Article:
The American Social History Project/Center for Media and Learning at the City University of New York Graduate Center wil...
02/25/2020
The Visual Culture of the American Civil War and Its Aftermath | ASHP/CML

The American Social History Project/Center for Media and Learning at the City University of New York Graduate Center will host a two-week NEH Summer Institute for college and university faculty in July 2020 on the Visual Culture of the American Civil War and Its Aftermath. Applications to participate will be accepted via mail, e-mail, and our online application system until March 1, 2020 (postal mail must be postmarked by March 1).

The Institute will focus on the era's array of visual media--including the fine arts, ephemera, and photography--to examine how information and opinion about the war were recorded and disseminated, and the ways visual media expressed and shaped Americans' understanding on both sides of the conflict. Guided by a team of three faculty that represents the range of work in the field, Institute participants will hear daily lectures and presentations by noted historians, art historians, and archivists; and take part in hands-on sessions in significant museums and archival collections. These Institute activities will introduce participants to the rich body of scholarship that addresses or incorporates Civil War era visual culture, encourage them to explore avenues for further research in the field, and assist them in developing their own research and/or teaching projects. Full details and application information are available on the ASHP/CML Institute website at http://ashp.cuny.edu/nehinstitute/

The American Social History Project/Center for Media and Learning at the City University of New York Graduate Center will host a two-week summer institute in July 2020 for 25 college and university teachers to study the visual culture of the American Civil War and its aftermath. The institute will f...

APPLY NOW! NEH Summer Institute, The Visual Culture of the American Civil War and Its Aftermath (July 2020 in New York C...
01/07/2020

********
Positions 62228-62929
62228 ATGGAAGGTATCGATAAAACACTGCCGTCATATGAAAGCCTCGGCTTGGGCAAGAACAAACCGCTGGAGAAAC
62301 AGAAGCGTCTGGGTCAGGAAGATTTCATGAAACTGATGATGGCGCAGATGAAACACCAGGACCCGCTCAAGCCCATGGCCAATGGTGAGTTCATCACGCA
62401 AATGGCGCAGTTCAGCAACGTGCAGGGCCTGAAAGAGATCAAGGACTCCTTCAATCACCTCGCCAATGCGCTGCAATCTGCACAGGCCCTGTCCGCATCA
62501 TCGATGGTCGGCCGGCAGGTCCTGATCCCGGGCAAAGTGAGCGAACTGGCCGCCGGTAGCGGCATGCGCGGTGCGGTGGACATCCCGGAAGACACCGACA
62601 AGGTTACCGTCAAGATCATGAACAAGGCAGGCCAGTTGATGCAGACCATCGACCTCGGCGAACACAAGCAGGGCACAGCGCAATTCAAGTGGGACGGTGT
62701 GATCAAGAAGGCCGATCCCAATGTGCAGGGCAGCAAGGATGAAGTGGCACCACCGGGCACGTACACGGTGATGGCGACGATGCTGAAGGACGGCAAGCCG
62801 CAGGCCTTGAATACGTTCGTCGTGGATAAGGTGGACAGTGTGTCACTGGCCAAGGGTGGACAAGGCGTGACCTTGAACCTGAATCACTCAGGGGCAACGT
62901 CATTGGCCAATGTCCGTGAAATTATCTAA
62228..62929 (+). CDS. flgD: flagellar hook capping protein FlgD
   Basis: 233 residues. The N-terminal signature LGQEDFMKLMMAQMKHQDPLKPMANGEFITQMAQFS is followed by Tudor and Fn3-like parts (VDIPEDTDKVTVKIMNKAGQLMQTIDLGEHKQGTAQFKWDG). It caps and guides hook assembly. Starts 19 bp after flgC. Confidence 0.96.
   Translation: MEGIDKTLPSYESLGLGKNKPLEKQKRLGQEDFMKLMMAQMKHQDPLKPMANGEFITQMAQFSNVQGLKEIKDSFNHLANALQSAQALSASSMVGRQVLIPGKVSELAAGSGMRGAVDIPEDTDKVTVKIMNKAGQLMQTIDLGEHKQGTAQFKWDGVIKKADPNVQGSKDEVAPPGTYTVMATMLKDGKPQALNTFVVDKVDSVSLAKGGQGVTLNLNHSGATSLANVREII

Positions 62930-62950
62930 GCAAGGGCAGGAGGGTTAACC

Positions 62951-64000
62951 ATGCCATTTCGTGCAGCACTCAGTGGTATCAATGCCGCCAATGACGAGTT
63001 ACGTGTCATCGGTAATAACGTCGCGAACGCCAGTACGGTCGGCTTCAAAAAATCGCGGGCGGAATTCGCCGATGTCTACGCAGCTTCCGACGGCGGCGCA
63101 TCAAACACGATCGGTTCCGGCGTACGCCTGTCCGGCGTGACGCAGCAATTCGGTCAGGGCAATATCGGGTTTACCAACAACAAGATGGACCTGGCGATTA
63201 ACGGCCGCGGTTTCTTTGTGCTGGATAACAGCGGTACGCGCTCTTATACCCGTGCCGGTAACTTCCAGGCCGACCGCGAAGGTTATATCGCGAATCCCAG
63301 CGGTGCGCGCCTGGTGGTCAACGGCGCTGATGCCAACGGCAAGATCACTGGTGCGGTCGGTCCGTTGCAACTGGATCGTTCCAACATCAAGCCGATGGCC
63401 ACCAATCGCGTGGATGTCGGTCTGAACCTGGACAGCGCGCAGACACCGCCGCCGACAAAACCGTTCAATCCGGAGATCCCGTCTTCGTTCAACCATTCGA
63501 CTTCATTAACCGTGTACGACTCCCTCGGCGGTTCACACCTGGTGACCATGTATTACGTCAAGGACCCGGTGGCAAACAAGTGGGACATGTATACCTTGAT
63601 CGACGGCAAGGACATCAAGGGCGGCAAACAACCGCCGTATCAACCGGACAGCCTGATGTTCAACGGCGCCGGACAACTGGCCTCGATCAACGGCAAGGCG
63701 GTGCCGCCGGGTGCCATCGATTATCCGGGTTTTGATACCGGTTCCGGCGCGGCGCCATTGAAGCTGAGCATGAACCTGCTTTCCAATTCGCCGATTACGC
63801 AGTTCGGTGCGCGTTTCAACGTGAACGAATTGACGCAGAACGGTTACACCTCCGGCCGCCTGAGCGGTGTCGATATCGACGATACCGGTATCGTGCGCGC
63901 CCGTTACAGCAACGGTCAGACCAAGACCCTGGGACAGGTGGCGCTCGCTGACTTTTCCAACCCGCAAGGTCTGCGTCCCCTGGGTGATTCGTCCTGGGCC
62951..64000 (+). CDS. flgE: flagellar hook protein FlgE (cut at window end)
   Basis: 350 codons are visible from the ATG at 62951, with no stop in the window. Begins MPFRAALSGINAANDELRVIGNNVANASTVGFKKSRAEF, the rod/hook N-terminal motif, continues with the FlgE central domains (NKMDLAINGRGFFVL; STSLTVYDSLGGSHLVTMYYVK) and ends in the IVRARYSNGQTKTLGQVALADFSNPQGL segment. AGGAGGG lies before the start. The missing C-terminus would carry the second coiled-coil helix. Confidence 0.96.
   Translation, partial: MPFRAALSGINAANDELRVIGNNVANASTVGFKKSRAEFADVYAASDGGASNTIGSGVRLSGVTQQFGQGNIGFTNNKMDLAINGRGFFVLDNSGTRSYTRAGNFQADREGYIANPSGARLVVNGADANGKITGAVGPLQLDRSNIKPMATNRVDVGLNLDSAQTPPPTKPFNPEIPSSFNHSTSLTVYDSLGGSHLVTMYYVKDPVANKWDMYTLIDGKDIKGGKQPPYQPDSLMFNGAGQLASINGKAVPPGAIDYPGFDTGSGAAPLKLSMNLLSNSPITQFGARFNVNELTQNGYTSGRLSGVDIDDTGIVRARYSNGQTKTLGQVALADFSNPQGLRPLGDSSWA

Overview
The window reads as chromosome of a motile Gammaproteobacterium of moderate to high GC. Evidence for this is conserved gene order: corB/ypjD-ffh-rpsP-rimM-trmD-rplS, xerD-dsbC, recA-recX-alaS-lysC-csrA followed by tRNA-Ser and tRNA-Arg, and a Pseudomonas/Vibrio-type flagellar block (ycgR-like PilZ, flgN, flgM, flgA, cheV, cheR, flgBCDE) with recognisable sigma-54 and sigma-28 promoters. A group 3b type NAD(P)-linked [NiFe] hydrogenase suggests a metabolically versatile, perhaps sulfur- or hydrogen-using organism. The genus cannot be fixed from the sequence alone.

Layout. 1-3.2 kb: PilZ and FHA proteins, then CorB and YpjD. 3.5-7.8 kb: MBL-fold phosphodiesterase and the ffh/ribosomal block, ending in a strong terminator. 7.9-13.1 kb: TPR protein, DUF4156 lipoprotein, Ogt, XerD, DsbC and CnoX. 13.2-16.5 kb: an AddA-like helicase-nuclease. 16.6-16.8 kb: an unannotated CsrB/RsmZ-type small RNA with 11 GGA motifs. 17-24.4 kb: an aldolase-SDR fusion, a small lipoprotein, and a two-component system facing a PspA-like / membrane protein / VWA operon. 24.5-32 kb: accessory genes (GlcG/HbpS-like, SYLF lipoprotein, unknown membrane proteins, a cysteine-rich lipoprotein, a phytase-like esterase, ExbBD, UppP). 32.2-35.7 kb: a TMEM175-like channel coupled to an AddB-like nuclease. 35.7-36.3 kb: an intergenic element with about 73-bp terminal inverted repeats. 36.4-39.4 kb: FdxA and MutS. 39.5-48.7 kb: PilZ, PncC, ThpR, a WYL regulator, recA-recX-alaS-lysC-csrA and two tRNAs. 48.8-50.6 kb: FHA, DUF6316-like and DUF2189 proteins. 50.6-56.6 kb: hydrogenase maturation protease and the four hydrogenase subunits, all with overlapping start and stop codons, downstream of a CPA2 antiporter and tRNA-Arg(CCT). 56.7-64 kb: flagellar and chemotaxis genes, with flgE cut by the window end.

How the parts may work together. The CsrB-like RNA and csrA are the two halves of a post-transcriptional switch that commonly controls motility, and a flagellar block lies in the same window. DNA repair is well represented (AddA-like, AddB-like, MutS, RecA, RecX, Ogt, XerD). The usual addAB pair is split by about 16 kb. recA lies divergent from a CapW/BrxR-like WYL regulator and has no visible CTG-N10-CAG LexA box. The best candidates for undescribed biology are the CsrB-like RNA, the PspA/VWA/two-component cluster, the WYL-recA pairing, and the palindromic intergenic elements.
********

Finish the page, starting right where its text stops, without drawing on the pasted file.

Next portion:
The Visual Culture of the American Civil War and Its Aftermath | ASHP/CML

APPLY NOW! NEH Summer Institute, The Visual Culture of the American Civil War and Its Aftermath (July 2020 in New York City) -- March 1st deadline. ashpc.ml/8fwzv6

The American Social History Project/Center for Media and Learning at the City University of New York Graduate Center will host a two-week summer institute in July 2020 for 25 college and university teachers to study the visual culture of the American Civil War and its aftermath. The institute will f...

New from The Gotham Center for New York City History and the CUNY Digital History Archive: in April 1969, Black and Puer...
06/18/2019
From the CUNY Digital History Archive: The Five Demands and the University of Harlem

New from The Gotham Center for New York City History and the CUNY Digital History Archive: in April 1969, Black and Puerto Rican students at City College challenged the school's admissions policies that heavily favor white students.

Read more about their "Five Demands" below!

https://www.gothamcenter.org/blog/from-the-cuny-digital-history-archive-the-five-demands-and-the-university-of-harlem

By Chloe Smolarski

Happy #MayDay! Reflect on this #InternationalWorkersDay by diving into its history with a quick article, courtesy of Ste...
05/01/2019
Why We Celebrate May Day as a Workers’ Holiday | SLU Blog

Happy #MayDay! Reflect on this #InternationalWorkersDay by diving into its history with a quick article, courtesy of Steve Brier: http://ashpc.ml/rh68cc.

Home, Labor Studies Why We Celebrate May Day as a Workers’ Holiday April 30, 2014 Murphy Institute By Steve Brier One of the great ironies is that workers all over the world celebrate Labor Day on May 1st, not the first Monday in September, the way we do in the U.S. Most people assume the choice o...

New on our podcast! Deirdre Cooper Owens, Harriet Senie, artist Francheska Alcantara, and Marina Ortiz of East Harlem Pr...
11/12/2018
Monuments As: History, Art, Power | ASHP/CML

New on our podcast! Deirdre Cooper Owens, Harriet Senie, artist Francheska Alcantara, and Marina Ortiz of East Harlem Preservation delve into the histories and stakes of public monuments and memorials in NYC.

This program is part one in our three part series, “Difficult Histories/Public Spaces: The Challenge of Monuments in New York City and the Nation,” hosted with The Gotham Center for New York City History and the CUNY Public History Collective.

Available to stream on Apple Podcasts, or directly on our site: http://ashpc.ml/gwcvxs .

In this four-speaker panel, professors, artists, and activists delve into the ongoing re-evaluation of public monuments and memorials, particularly those in New York City (NYC). Dr. Harriet Senie, professor of art history at The Graduate Center CUNY, offers insights into the decision making process....